It has been a year. For all of us.
We’ve had a lot of experiences over the last twelve months.
We baked bread. Binged watched tv shows. Learned a tik tok dance. Took a mask selfie. Rearranged furniture and made home improvements. Parents became homeschool teachers. We all got a crash course on this thing called Zoom. We worked from home. Neighbors bought blow up pools for the backyard. We hosted socially distanced hangouts in the garage. I ordered online groceries for the first time. We witnessed historic events and scientific achievements. We deeply felt the many waves of suffering and chaos that swept over the world. And we survived a global pandemic and national election with most of our sanity intact.
As we approach the new year, reflecting on all we endured can feel sobering and perhaps a little overwhelming. To many of us this year has felt like a desert season – one full of difficulty, isolation and strife. We are ready for it to end as soon as possible and for good reason.
But it was in this kind of wilderness that many of God’s people in the Bible experienced His presence and a deepening of their faith. In their suffering and weariness, they found renewal and strength. In the desert, Moses received his calling. The people of Israel saw God’s miraculous leading and provision. Elijah experienced the presence of the Living God. John the Baptist received the word of the Lord and turned people back to God. Jesus faced and overcame temptation.
“We often think of a desert or wilderness as something we want to get out of. But the Jewish people view the desert as the place where the Lord often meets His people and speaks to them. In the desert – the wilderness – God meets you and teaches you unique lessons that these dry and barren places frame in a way no other place would” (Kristi Mclelland).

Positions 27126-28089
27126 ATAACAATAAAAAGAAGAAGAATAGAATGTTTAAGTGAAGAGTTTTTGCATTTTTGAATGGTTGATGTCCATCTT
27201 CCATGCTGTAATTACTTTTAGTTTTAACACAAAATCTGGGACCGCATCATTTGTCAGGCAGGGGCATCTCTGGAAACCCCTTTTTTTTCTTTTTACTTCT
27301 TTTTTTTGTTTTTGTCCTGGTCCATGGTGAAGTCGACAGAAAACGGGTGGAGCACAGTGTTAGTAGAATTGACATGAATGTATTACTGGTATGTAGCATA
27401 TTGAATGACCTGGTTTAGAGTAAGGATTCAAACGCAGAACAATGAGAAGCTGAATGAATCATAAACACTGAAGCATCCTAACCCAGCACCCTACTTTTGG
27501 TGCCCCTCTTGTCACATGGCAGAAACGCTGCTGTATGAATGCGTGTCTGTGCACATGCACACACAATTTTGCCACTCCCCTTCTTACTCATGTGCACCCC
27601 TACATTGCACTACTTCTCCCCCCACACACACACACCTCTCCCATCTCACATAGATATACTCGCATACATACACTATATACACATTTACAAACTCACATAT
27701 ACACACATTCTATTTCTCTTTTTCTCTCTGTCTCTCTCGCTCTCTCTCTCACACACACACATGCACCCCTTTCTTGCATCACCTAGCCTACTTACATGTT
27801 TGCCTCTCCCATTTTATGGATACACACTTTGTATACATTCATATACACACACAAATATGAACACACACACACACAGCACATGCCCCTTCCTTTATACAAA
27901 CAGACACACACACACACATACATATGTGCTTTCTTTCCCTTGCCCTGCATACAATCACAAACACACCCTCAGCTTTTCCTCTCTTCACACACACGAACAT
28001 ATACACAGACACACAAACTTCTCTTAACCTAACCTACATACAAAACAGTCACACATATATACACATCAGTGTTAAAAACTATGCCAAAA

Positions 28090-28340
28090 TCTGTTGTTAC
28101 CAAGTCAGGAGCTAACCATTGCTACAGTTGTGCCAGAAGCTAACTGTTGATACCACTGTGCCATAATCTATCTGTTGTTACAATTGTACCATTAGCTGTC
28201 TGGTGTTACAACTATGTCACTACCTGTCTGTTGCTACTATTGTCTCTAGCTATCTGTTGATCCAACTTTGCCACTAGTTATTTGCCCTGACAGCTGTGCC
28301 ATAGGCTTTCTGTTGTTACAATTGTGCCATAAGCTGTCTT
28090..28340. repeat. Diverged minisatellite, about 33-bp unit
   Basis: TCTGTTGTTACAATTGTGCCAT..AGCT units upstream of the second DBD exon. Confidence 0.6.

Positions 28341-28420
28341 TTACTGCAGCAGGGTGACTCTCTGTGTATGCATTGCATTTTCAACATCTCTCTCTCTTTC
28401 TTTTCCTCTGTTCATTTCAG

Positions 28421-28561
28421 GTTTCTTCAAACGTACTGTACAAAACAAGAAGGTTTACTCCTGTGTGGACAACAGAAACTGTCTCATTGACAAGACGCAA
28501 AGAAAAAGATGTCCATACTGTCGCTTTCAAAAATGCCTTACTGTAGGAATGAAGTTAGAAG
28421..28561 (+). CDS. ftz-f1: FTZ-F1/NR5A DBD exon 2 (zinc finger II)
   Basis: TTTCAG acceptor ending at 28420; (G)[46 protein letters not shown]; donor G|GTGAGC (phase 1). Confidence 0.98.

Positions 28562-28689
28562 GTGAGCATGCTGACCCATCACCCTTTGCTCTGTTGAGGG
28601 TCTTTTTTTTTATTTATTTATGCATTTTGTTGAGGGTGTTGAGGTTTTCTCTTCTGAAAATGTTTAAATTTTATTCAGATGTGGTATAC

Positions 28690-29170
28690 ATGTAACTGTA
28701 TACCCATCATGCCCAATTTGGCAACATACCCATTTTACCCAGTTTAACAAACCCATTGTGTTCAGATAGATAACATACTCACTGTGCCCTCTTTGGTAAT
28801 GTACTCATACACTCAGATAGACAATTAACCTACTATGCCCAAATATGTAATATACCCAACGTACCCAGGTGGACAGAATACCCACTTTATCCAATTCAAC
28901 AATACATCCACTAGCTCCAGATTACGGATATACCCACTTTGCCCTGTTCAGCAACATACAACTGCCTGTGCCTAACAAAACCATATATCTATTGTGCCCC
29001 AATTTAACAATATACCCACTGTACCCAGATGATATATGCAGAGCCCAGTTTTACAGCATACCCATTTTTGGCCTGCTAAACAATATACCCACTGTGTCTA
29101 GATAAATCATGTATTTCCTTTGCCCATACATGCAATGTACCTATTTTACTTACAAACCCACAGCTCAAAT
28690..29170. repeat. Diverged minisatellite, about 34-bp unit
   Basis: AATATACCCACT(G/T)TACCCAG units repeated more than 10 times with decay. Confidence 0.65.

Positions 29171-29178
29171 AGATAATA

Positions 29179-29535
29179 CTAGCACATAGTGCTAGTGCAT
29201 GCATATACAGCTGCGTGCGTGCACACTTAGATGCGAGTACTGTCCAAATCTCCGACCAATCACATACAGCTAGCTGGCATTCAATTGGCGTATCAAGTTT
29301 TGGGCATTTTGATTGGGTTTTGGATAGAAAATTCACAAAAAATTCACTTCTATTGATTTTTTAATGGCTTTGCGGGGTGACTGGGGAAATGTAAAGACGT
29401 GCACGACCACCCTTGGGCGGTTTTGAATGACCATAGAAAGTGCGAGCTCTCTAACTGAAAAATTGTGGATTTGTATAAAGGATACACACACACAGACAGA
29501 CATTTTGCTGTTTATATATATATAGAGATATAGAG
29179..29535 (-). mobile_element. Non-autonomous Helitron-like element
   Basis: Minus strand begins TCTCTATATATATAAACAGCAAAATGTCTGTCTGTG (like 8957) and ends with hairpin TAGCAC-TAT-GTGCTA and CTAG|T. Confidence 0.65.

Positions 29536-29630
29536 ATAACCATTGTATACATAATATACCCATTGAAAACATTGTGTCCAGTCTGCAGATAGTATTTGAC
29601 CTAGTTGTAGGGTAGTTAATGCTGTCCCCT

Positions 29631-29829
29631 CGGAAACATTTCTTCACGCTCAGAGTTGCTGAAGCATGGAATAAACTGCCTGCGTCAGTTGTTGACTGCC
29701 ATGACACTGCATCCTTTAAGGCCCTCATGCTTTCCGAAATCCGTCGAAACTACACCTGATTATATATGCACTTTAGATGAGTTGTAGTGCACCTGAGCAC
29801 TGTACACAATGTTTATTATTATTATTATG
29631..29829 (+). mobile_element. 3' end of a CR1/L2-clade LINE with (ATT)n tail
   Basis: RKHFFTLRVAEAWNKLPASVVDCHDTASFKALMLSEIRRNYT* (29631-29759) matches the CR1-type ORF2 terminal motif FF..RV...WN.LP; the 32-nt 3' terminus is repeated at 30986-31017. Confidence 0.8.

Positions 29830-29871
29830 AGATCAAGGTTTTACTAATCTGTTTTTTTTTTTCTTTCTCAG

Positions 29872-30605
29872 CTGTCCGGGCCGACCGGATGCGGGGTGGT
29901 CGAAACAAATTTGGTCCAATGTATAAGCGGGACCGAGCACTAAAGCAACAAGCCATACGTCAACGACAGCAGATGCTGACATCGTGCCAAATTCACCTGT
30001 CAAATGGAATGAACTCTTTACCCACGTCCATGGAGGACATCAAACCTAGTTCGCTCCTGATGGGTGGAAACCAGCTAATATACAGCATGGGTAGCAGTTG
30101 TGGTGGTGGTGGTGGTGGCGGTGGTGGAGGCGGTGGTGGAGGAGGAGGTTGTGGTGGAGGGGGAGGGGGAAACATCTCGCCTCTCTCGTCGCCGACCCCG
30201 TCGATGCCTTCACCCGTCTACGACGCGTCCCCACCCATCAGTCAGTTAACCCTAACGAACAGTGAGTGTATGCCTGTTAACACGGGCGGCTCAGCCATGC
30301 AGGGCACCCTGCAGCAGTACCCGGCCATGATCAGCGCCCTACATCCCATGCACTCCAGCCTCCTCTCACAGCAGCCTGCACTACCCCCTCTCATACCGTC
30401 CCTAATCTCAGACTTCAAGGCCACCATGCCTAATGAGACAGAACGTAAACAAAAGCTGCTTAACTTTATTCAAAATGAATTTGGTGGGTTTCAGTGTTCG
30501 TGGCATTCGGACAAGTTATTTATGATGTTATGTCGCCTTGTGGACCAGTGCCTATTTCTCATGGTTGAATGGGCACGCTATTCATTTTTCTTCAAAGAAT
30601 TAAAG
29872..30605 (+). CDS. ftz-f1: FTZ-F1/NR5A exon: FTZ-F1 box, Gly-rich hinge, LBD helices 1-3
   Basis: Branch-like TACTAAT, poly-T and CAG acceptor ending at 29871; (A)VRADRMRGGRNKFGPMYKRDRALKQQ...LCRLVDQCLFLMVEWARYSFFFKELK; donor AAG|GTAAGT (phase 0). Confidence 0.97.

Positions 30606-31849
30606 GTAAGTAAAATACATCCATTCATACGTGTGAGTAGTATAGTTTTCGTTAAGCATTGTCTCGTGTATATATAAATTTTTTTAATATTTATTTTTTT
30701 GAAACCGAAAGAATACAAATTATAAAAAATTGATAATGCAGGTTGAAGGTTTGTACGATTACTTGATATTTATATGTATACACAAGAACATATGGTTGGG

When my desert season seems to drone on and on, I’m more likely to moan “How long, O Lord?” than to ask the Lord, “What do You want me to learn?” In my anxious haste for the hardship to be over, I miss out on the type of growth and intimacy with God that only the desert can provide.
As I pause to reflect this week, I realize that I learned a lot about myself over this year. I learned that health and personal safety are high on my priority list, perhaps a little too much. I learned that even when my world becomes small and slow, I still get stressed. And that my stress has more to do with my own mental health and coping strategies than it does my circumstances. I learned that friendships are vital to getting through tough days.
But most importantly, I learned more about Jesus – who he is, where he is and what he is doing in these dark and difficult times. That the real question is not whether God cares or is near, but whether or not I will turn to Him. When I’m weary and struggling, will I really come to Him? For He is always there, ready to offer mercy and grace, peace and strength.
I am learning this year that Jesus will never tire of my mess. He will never grow weary of my pain. He is not crushed or overwhelmed by my circumstances. He will not one day “have his fill” of me and all of my issues. I may avoid pain as much as humanly possible but Jesus does not. He is “the Living God who refuses to look away…who isn’t afraid to come down, get in the middle of the ruins of this world, and put His hands all over them to restore us. We run from drama. The Lord runs into it to bring rescue, restoration and renewal” (Mclelland).
This week, I will be entering the New Year differently than before. God has used the wilderness of this year to create a shift in me, one that will bring about healing, transformation and wholeness. As we begin again, this time I will enter the year a little more reflective. I will step into the New Year with more humility and less expectation. I will choose to trust God more and allow His process to have its way in me.
We may not know what this next year will bring, but we know that God goes before us and will be with us in whatever we face.
As we close out these grueling twelve months, may we take time to reflect before making resolutions. As we celebrate the end of 2020, may we value our time spent in the wilderness and carry the lessons we have learned into the New Year.
Questions for Reflection as you go into the New Year:
- What did you learn about yourself this year? What did you learn about your priorities, fears, and relationships?
- How do you respond to the wilderness seasons of life? What temptations have you faced in the desert this year?
- What have you learned about Jesus this year? What words did he convey to your heart?
- How can you carry these words and lessons with you as you head into a new year?